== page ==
Five to Try: SKRWT fixes wonky phone photos, and The Room Three is another eerie puzzler

Grab these intriguing new apps and games for your Android phone.

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Welcome to Five to Try, our weekly look at what’s new, fun, and interesting in the Play Store. SKRWT leads the list this week, serving up precise tools designed to fix photo distortion and turn your phone snapshots into brilliant results. Also new on the app front is Wildcard, a curated news resource ideal for quick, on-the-go skimming. 

The Room Three is the week’s biggest game release, delivering another atmospheric, brain-bending puzzle box experience, plus Star Trek Timelines pulls together the sci-fi franchise’s top characters and Pocket Mortys creates an odd, Pokémon-like experience from Adult Swim’s Rick & Morty. Got an Android phone? Fire up the Play Store and check these out. 

SKRWT

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Use SKRWT to fix lens distortion issues—or add some artificial distortion, if you’d like.

Long acclaimed on iPhone, SKRWT ($1) is finally available for Android—and while we might wonder just how to pronounce the name, there’s no denying its photo editing power. Unlike a lot of surface-level editors designed to tweak and enhance your shots, SKRWT is more focused on fixing them: its array of tools lets you subtly correct any perspective distortion issues caused by the fixed focal length of phone cameras.

If you’re editing photos taken with an external camera while on the go, SKRWT has value there too: specific filters designed to fix DSLR and even GoPro distortion are included. And you’ll find auto-cropping, photo ratio selections, and even light vignette options if you want to put a finishing touch on anything. SKRWT isn’t really meant for quick casual use, but if you pride yourself on excellent phone photos, it’s a heck of a package for only a buck. 

The Room Three

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The lens still shows otherwise unseen elements, but now there’s more to it.

One of the best mobile puzzlers around is back—and bigger and better now, too. The Room Three ($5) continues the atmospheric series, challenging you to unlock numerous puzzle boxes by rotating, maneuvering, and massaging their oft-unseen parts. Like the earlier entries, the third is an ideal touch experience, delivering a tactile sensation as you interact with the digital brain-teasers in view.

The Room Three is even larger and more beautiful than its predecessors, with expanded locales filled with multiple puzzles. Also, your magic eyepiece—which is typically used to find hidden messages and clues—now offers a whole new play element (that we won’t spoil here). We strongly recommend playing The Room and The Room Two first, but if you already have, The Room Three is a very welcome addition.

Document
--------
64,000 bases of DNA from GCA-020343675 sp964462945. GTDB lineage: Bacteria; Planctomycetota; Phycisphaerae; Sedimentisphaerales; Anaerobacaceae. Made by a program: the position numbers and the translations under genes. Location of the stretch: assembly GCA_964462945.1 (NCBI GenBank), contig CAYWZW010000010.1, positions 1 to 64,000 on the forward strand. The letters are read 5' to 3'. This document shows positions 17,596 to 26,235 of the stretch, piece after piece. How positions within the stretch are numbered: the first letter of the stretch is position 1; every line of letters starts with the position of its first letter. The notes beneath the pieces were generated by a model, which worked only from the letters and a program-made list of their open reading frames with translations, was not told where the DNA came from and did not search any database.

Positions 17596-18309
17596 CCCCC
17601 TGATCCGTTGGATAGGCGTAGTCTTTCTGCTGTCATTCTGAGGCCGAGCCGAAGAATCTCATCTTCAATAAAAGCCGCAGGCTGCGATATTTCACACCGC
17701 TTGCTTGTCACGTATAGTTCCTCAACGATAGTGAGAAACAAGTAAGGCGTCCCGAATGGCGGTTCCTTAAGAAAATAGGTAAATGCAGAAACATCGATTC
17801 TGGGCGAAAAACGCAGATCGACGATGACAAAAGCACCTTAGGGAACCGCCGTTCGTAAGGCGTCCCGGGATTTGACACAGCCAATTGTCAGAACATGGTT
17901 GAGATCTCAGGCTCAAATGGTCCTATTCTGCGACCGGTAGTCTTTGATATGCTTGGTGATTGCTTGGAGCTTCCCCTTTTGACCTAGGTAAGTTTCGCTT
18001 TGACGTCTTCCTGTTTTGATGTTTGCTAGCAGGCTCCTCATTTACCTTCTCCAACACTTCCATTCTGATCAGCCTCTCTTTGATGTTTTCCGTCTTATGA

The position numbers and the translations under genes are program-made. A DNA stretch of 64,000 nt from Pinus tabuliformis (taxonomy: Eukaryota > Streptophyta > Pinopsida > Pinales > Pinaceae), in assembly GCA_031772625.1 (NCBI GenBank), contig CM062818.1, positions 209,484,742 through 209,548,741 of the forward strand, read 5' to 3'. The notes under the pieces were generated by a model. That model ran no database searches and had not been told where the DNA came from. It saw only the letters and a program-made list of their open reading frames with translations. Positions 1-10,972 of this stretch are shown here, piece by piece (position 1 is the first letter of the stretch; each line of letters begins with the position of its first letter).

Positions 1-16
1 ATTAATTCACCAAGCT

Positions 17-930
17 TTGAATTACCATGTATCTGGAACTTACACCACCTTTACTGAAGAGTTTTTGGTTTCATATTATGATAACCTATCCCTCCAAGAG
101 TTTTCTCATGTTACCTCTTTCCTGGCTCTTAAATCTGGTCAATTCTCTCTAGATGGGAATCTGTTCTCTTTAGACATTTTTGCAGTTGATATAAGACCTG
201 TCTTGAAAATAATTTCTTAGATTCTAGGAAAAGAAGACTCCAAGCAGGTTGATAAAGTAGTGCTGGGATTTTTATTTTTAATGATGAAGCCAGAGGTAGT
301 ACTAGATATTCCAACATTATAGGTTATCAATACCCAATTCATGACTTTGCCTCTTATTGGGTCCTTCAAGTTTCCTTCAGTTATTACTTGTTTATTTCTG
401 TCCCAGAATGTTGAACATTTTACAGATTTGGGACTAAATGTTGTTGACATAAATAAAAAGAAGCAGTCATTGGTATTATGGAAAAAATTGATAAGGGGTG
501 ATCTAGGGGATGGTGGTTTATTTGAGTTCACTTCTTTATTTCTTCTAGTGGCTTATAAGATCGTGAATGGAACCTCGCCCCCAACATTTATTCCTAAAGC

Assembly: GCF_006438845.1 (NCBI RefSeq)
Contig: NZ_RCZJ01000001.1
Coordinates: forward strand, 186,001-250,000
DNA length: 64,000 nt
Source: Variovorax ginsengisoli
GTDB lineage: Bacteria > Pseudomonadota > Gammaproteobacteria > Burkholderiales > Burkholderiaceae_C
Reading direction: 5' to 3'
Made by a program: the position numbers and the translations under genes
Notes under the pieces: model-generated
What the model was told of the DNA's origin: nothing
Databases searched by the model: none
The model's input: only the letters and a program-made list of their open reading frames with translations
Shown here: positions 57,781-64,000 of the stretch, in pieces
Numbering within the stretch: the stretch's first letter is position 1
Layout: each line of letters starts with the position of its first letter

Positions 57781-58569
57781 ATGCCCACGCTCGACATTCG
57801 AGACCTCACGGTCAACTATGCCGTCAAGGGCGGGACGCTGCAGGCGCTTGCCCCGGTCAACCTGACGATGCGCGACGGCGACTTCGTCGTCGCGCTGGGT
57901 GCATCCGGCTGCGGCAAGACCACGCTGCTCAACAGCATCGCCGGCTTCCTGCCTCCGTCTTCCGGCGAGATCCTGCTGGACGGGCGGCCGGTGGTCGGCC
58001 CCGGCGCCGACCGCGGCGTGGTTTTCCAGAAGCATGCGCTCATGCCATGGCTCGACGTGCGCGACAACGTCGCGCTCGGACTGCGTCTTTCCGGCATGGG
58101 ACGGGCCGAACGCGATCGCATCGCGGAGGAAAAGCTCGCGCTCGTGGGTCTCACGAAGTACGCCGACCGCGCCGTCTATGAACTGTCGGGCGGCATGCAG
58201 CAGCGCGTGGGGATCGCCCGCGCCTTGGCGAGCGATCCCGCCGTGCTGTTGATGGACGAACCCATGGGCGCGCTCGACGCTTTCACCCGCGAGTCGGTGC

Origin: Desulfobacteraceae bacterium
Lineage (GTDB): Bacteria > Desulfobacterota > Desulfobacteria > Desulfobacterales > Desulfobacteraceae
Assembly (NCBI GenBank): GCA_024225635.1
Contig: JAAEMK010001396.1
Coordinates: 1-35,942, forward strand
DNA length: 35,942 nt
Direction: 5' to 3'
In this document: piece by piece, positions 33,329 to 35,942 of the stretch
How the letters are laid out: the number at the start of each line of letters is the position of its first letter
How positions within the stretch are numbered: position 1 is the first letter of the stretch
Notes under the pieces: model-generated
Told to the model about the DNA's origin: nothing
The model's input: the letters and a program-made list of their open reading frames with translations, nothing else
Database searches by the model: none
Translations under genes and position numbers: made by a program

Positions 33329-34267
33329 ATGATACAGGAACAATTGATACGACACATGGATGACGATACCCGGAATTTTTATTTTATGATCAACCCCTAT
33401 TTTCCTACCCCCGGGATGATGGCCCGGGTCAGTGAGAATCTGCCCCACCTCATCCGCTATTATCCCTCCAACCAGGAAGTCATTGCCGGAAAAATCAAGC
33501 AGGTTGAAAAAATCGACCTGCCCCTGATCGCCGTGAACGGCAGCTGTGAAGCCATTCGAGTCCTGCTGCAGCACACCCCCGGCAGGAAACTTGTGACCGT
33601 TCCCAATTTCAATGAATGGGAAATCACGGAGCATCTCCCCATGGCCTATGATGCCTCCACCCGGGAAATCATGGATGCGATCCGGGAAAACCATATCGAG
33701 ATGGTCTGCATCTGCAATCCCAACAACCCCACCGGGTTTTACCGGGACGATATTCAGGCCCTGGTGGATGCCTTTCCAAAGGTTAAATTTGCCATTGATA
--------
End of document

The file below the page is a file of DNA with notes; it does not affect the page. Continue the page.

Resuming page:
Star Trek Timelines

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Classic Kirk! And that’s just the tip of the iceberg for this sci-fi mash-up.

This year marks the 50th anniversary of the original Star Trek television series, and in addition to this summer’s Star Trek Beyond on the big screen, the creative forces behind the franchise have just unleashed a rather all-encompassing game. Star Trek Timelines pulls together characters from every TV series, from The Original Series and The Next Generation all the way through to Enterprise.

They’re all assembled for a menu-driven strategic quest that finds you building a crew from character cards, completing tasks by selecting the best squad member for the job, and taking part in simplistic ship-to-ship battles. There’s not a whole lot of variety of depth to the gameplay, and it seems like it could really be a grind over the long haul—but there’s plenty of fan service and authentic series flavor on tap here.

Wildcard

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You’ll find an odd pick here or there, but most of what’s shown is interesting.

Eager to quickly catch up on the news on your phone? Wildcard is a solid new option that delivers curated headlines pulled from the day’s events and trending stories, and then tosses them into a list of cards. Tap any card for a quick summary and varying source links that expand out to full stories, if desired, letting you dig as deeply as you want without leaving the app. It’s a handy way to see what’s happening around the world, all wrapped up in an attractive package.

That said, as the name suggests, it’s their curation, not yours: you can’t choose particular news topics of interest or browse categories, and it’s not rare to see a story or two that seems out of place on the list. Linking up a Twitter account helps pull in shared stories from friends, at least, and Wildcard’s editors seem to do a good job of bringing in (mostly) relevant stories and making them approachable and interesting.

Pocket Mortys

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Clearly, Pocket Mortys was made by developers who grew up on Nintendo’s catch-‘em-all classic.

Adult Swim’s lovably demented Rick & Morty, a cartoon series about an abrasive, dimension-hopping scientist and his insecure grandson, hits the Play Store this week with Pocket Mortys. And curiously enough, it’s a dead-on Pokémon riff, tasking you with recruiting and battling all the different Mortys that appear from different dimensions.

Pocket Mortys does an admirable job of taking the Pokémon framework and infusing it with the show’s distinctive humor, with more than 70 different Mortys to train and fight—including Stray Cat Morty, Mustache Morty, and Multi-Morty. Familiarity with the show is a huge benefit, since the game is packed with references, although anyone else seeking a silly, offbeat role-playing adventure might get a kick out of this free-to-play release anyway.

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